Tuesday, July 19, 2011
The farmer's market in Vevey, Switzerland
I love reading about other people's splendid farmers' markets. Probably because I am not so happy with mine: the Kollwitzmarket has had its days. While real farmers' markets open in the dawn, this one is built up at 10 am. There are two serious vendors for vegetables and fruits next to one decent stall for cheese and one for fresh pasta. The rest are imho bits and bobs with no special links to Berlin or Brandenburg. As to the clientele you spot more buggies, tourists and dandering folks (commonly ridiculed as the Bionade-Biedermeier fraction) than serious buyers. I am usually done with my round in fifteen minutes and directly head to the stores to procure what was not available at the market. And gee, is that frustrating.
I know that I am not at all in a position to whine. I have read about supermarket shortages in American cities, especially in NYC and learned that food supply in big cities is not a matter of course. Let alone local produce supply.
And I read the fabulous blog of Bridget's who bakes and cooks the most fabulous things in the deserts of New Mexico. Or of Jen's, who lives in the mountains of Colorado. They have to find their ways, too.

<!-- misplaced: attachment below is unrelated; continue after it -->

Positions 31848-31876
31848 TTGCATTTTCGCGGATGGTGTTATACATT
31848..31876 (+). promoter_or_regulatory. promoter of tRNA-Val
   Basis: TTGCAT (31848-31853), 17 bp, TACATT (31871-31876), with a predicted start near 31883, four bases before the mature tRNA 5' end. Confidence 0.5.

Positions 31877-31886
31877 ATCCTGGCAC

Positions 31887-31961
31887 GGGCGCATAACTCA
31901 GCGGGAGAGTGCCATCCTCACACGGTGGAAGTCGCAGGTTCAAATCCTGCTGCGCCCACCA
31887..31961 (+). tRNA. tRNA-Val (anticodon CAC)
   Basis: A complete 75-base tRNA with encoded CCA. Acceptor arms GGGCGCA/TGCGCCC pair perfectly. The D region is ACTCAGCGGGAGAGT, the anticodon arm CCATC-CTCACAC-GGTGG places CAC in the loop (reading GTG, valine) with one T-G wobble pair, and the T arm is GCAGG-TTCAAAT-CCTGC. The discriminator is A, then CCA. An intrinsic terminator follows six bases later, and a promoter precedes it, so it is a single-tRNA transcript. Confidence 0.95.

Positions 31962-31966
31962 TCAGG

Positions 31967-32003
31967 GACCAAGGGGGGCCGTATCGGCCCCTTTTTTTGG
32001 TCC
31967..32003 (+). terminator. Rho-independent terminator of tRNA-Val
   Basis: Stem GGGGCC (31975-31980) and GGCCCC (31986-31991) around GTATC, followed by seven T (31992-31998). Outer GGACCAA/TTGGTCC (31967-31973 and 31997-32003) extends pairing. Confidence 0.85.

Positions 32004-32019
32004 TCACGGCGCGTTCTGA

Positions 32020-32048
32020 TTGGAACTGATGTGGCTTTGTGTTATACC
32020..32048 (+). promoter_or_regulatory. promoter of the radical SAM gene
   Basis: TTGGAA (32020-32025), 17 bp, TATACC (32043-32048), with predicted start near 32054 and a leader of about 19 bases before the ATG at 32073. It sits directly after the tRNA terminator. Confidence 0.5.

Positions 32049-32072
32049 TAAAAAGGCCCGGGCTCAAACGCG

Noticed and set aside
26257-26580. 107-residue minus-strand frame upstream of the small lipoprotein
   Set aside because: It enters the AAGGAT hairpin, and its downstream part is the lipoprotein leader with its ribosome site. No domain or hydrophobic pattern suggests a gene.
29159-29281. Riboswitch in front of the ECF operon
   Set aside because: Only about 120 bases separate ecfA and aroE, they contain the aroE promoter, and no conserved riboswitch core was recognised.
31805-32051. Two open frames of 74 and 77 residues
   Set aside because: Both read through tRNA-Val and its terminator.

But I also watched Catherine visiting her farmer's market in LA and was staggered. I mean, how hard is it to make good food when you can get everything fresh and local?
Last weekend I visited another market that marvels me again and again. Vevey is a small town at Lake Geneva with view of the spectacular Valais Alps and the Mont Blanc massif. Twice a week this charming farmers' market takes place at the town's center.
Two reasons why my Swiss food experiences belong to the best ones:
The great quality of local produce and the lack of affordable gastronomy.
As to the latter: nowhere in whole of Switzerland you can order and scarf down a menu for ten bucks and I believe that is why all my Swiss friends are dedicated home cooks, bakers and creative picnicers :)
As to the former: I can tell from a Korean cooking experience in the Swiss mountains that gathering exotic produce is very difficult there. But in return, the range of regional specialities and organic produce of excellent quality is abundant. You never hear of mass production and overproduction. Instead, most of what is produced there seems to be consumed within the country. (That's why it is so hard get a bottle of wine from the lovely Lavaux region in foreign stores btw.)
My host told me that recently the Swiss take regional produce even more serious so that in the two big supermarket chains (Migros and Coop) you can get produce from within the community (!) border.
I returned with a handful of chocolate candies, some cheese (Gruyère, Vacherin Fribourgeois, Sbrienz), herbs and spices in the luggage and wished to have less choices but more locally linked produces at home.